ELGIN, Ill. (WLS) -- Remote learning is severely impacting the way school districts judge the progress of students.
Superintendents statewide are calling for a suspension of federal standardized testing requirements. They say normal testing is nearly impossible to do and it's costing both students and teachers.
A handful of students are learning in-person in the 6th grade class at Hillcrest Elementary School. Their desks are spaced more than 6 feet apart. And their teacher divides her attention with the camera on her laptop addressing the rest of the class as they follow along virtually. It's the reality of hybrid learning - and the main reason why they want to skip the government mandated testing this year.
Tony Sanders, superintendent of the state's second largest district, U-46, started a petition asking the U.S. Department of Education for a waiver on mandated testing this year. Within a week, nearly 700 other superintendents around the state signed on. They represent about 65 percent of the state's students.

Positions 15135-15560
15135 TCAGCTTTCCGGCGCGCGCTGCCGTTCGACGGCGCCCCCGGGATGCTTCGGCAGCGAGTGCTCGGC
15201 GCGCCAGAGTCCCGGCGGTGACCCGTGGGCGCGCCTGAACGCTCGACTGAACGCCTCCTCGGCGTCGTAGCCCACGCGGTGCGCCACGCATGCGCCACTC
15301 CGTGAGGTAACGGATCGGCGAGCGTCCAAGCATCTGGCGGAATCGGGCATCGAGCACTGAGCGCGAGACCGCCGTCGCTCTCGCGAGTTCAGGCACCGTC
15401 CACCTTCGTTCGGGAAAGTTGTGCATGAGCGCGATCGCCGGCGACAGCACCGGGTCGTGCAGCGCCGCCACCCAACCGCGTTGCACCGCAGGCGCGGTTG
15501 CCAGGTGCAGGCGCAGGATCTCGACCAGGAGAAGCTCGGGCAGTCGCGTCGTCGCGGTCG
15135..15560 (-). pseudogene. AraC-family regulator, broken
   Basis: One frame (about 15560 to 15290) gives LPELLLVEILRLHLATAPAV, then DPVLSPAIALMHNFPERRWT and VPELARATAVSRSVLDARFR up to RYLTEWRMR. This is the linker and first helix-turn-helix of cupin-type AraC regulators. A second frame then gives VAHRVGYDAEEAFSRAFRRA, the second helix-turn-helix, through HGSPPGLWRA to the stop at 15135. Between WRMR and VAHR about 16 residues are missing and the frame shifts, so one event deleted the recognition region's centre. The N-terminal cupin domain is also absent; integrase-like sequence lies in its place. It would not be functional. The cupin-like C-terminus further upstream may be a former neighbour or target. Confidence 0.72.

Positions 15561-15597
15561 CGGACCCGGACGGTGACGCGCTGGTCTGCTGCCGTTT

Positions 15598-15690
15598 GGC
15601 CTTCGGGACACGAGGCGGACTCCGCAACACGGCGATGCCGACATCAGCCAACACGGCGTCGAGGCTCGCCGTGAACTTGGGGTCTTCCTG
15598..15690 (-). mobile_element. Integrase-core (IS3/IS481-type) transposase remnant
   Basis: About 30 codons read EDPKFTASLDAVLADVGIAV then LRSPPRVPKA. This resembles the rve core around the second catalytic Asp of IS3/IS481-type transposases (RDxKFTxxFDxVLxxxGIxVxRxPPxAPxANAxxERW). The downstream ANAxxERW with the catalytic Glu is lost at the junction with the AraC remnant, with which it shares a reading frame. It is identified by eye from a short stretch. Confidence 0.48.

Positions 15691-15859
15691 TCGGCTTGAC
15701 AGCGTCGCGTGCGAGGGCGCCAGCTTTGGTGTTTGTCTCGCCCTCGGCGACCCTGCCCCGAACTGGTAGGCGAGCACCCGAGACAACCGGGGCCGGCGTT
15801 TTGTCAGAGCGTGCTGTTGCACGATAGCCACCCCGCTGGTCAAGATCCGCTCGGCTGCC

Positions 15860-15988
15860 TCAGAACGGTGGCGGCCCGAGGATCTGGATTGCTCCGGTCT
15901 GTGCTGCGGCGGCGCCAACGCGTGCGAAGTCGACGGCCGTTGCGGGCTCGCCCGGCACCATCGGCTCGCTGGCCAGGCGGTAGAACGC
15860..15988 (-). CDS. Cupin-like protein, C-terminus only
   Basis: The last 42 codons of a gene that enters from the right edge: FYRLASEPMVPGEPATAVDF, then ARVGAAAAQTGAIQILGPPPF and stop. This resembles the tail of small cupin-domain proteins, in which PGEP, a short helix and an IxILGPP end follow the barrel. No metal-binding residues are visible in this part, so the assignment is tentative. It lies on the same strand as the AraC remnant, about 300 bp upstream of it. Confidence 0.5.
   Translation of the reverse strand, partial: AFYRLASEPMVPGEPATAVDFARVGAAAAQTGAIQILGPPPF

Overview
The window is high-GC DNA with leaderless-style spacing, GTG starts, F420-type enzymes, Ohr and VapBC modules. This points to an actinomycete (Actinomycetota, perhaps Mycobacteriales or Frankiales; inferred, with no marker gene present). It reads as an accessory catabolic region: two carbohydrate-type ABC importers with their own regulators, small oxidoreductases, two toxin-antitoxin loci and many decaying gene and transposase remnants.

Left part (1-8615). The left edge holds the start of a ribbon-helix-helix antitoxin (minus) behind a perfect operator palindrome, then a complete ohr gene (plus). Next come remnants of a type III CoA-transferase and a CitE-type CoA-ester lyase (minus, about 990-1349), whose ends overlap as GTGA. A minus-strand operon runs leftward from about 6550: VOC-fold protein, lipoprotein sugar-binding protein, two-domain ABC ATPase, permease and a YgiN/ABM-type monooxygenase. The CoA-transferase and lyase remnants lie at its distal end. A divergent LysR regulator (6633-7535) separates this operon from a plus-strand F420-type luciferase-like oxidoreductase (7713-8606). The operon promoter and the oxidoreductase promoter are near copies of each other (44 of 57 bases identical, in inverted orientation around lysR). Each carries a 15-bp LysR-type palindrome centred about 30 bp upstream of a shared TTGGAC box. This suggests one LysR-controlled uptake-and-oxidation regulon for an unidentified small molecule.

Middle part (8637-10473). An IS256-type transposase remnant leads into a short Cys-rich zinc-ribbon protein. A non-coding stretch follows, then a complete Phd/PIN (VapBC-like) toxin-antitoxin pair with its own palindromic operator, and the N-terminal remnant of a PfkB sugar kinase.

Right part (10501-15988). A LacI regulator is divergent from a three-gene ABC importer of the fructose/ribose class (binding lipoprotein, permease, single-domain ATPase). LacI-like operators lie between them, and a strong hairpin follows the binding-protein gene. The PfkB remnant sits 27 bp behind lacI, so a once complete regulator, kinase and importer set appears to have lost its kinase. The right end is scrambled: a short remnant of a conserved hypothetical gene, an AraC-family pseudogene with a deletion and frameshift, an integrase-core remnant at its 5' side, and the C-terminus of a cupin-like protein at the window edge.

The tests include Illinois Assessment of Readiness Tests for 3rd through 8th graders in English and math starting next month. But the U-46 superintendent says nearly half of the district's students are in full-time remote learning. And getting a large number of them to come in for testing would be difficult, if not impossible. And to have enough space they would have to be staggered, which would take up valuable teaching time. Other districts face the same challenge and are hoping to get a response from the education department very soon.